Day 2 of the crisis

Again, Trump blames the media for reporting what he’s doing, and tells the lie that the media are lying.

With thousands of protesters marching outside the White House and thronging the streets of Washington and other cities, Mr. Trump late Sunday defended his order. “To be clear, this is not a Muslim ban, as the media is falsely reporting,” he said in a written statement. “This is not about religion — this is about terror and keeping our country safe.”


While Mr. Trump denied that his action was targeted against Muslims, just hours earlier he made clear on Twitter that he was concerned about Christian refugees. Part of his order gives preferential treatment to Christians who try to enter the United States from majority-Muslim countries.

In his Twitter post on Sunday morning, Mr. Trump deplored the killing of Christians in the Middle East without noting the killings of Muslims, who have been killed in vastly greater numbers in Iraq, Syria and elsewhere.

So he lied when he said it’s not a Muslim ban and that the media are “falsely reporting” it as such.

In a statement Sunday morning, the Department of Homeland Security said that agents would “continue to enforce all of President Trump’s executive orders,” and that “prohibited travel will remain prohibited.” But it also said that the department “will comply with judicial orders.”

The legal battles over the president’s order intensified as lawyers for those detained accused the government of failing to abide by the Saturday night rulings and said agents were refusing to allow them access to potential clients, in direct violation of those rulings.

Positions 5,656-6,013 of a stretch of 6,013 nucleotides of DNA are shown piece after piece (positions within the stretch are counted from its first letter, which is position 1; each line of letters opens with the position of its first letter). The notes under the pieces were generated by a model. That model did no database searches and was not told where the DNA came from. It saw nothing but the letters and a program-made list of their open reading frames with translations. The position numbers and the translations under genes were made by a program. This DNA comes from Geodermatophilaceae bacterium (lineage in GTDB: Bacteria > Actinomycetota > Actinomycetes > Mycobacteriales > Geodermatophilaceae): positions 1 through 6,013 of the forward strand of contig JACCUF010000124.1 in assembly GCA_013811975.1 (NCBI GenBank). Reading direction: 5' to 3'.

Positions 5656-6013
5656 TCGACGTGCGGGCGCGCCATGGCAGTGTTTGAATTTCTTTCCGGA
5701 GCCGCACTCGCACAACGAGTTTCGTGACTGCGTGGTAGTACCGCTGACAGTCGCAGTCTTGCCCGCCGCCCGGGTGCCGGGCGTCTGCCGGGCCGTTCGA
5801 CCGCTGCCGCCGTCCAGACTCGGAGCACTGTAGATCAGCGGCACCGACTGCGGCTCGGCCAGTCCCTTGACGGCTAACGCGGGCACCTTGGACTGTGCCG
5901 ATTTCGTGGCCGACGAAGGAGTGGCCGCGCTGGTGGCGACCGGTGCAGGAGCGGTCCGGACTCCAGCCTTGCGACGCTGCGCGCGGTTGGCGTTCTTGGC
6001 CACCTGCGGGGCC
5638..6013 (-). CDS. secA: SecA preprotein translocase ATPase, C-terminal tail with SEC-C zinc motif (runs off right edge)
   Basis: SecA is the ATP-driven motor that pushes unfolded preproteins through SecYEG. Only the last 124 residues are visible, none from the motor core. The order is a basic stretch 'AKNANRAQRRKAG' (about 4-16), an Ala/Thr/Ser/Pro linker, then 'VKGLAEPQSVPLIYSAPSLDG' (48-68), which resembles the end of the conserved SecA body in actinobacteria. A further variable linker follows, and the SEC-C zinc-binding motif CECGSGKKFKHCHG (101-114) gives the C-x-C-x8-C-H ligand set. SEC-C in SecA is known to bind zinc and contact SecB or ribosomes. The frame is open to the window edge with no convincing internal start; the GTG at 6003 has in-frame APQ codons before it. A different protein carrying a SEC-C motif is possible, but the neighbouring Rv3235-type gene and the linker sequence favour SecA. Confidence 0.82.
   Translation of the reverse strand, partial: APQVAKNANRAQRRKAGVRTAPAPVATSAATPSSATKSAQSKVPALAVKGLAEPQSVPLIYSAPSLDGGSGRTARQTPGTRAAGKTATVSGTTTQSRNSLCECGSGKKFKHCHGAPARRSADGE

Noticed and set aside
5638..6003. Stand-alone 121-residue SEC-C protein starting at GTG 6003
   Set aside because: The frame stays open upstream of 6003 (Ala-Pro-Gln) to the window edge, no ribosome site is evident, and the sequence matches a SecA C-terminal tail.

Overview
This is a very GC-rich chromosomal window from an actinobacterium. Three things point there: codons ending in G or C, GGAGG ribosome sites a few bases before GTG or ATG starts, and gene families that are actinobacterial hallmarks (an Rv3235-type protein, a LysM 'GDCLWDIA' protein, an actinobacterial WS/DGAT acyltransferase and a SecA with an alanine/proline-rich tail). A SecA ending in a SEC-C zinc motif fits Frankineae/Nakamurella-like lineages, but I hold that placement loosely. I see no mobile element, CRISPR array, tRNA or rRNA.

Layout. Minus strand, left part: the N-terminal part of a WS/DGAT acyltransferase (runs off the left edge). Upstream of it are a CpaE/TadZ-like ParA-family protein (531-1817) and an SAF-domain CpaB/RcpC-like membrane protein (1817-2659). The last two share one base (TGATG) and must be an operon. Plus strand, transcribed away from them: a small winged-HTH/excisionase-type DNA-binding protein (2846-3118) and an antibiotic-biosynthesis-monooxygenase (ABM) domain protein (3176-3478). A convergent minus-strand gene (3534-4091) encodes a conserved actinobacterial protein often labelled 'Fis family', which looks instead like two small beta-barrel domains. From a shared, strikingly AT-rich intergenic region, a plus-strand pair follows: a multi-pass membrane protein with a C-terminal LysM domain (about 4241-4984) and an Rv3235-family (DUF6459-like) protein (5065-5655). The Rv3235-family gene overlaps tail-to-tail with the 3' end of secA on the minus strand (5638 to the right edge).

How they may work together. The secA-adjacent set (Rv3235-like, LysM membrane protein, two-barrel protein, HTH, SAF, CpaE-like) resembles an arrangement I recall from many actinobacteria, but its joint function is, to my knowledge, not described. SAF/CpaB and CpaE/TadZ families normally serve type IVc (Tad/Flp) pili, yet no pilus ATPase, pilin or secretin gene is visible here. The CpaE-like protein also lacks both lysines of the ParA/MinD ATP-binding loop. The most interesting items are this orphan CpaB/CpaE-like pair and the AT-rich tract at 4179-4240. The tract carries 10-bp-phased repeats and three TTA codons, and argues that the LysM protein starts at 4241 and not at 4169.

On Saturday, Judge Leonie M. Brinkema of Federal District Court in Alexandria, Va., ordered government officials to “permit lawyers access to all legal permanent residents being detained at Dulles International Airport.” The ruling was one of at least four around the nation temporarily blocking aspects of Mr. Trump’s executive order.

“We continue to face Border Patrol noncompliance and chaos,” said Marielena Hincapié, the executive director of the National Immigration Law Center.

Lawyers gathered on Sunday morning at Dulles International Airport said that border agents had told lawyers that they would not be permitted to see anyone who was being held. Sharifa Abbasi, 32, one of the lawyers, said a customs agent had told her that “upper management” had instructed agents at Dulles not to provide any information or access to lawyers at the airport.

By Sunday afternoon, lawyers at Dulles were considering seeking a contempt order from Judge Brinkema against the border agency.

Go for it.

Human rights groups reported that legal permanent residents of the United States who hold green cards were being stopped in foreign airports as they sought to return from funerals, vacations or study abroad.

The White House said the restrictions would protect “the United States from foreign nationals entering from countries compromised by terrorism” and allow the administration time to put in place “a more rigorous vetting process.” But critics condemned Mr. Trump over the collateral damage on people who had no sinister intentions in trying to come to the United States.

Do they think it’s like a virus? Do they think people “catch” terrorism the way they might catch Ebola? Does it not cross their tiny festering minds that people in countries “compromised” by terrorism are very likely to want to get out for just that reason? That they could be loyal allies in the resistance to terrorism and theocratic authoritarianism? That Trump is acting more like a terrorist than like a rights-respecting human being?

Tiny festering minds don’t have much room left over for thinking, I guess.

One Response to “Day 2 of the crisis”